Frequent internet usage can damage your brain, research
“Excess of everything is bad.”
New research conducted by an international team of scientists has revealed that using the internet frequently can change how your brain works and cause serious damages to our attention capabilities, memory processes and social interactions. The research team displayed that the internet’s design is altering both the structure and abilities of the human brain.
According to Futurism, the team did experiment on hundreds of participants which included both frequent internet users and non-frequent ones. The participants went through memory and cognitive tasks as well as brain scans. After the experiments, researchers found out that heavy internet users performed worse at memory tasks as compared to low internet users and were generally more distracted during their workings.
Joseph Firth the lead researcher of this study said, “The key findings of this report are that high levels of Internet use could indeed impact on many functions of the brain. The limitless stream of prompts and notifications from the Internet encourages us towards constantly holding divided attention, which then, in turn, may decrease our capacity for maintaining concentration on a single task.”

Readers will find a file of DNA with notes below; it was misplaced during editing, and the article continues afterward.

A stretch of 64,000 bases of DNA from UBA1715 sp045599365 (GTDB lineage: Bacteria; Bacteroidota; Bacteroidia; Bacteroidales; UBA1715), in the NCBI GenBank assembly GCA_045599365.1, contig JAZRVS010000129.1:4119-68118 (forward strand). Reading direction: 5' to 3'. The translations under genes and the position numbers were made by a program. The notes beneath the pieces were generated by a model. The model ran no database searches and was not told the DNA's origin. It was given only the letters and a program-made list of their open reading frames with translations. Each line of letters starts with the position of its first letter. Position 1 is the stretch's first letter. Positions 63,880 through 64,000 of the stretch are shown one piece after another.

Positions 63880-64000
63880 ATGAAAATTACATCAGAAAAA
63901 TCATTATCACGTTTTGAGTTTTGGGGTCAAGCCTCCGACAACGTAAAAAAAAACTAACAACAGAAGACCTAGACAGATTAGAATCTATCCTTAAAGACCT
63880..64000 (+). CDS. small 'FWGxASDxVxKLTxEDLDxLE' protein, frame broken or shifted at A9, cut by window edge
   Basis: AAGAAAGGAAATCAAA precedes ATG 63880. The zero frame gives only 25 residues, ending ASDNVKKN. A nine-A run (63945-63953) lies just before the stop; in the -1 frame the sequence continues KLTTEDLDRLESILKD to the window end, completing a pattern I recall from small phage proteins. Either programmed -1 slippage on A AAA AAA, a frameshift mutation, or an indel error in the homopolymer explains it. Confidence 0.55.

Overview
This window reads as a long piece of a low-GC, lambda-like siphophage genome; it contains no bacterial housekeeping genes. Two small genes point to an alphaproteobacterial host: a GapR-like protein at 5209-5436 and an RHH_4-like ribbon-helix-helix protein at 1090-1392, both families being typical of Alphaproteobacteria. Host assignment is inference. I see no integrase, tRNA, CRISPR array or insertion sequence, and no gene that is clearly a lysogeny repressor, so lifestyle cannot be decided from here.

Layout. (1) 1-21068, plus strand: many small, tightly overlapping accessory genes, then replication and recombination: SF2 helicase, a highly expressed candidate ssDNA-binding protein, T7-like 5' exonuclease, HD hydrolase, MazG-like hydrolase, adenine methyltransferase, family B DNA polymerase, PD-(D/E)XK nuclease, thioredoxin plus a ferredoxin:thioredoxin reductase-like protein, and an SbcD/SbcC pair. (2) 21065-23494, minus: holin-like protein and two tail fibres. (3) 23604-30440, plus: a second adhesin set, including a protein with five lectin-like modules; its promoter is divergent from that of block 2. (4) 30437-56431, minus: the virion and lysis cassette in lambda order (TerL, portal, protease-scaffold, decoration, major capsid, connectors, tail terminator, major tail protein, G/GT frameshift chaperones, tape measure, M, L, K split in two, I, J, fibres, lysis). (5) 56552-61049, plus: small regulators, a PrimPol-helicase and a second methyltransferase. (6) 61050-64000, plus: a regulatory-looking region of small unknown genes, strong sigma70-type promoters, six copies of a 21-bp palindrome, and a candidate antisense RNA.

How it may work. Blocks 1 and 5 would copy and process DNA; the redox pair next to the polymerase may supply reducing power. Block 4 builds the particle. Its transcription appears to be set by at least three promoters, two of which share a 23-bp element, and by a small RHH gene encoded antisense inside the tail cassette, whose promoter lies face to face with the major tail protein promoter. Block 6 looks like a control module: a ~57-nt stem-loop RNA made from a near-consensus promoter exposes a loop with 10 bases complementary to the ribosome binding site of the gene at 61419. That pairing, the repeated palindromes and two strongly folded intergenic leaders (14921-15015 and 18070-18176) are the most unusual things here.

He further explained that the internet has drastically affected the user’s social interactions and have changed the way how the brain works while performing important tasks that require attention. He added, “It’s now critical to understand the potential for the online world to actually alter our social functioning, and determine which aspects of our social behavior will change, and which won’t”.
This fact is not new that too much usage of mobile phone or internet diverts our attention from what is important in our lives, but these studies are useless if we are not finding ways to change these trends and minimize the internet usage. We should make efforts to keep the necessary balance in our social as well as internet life to keep our brains healthy and work properly when needed.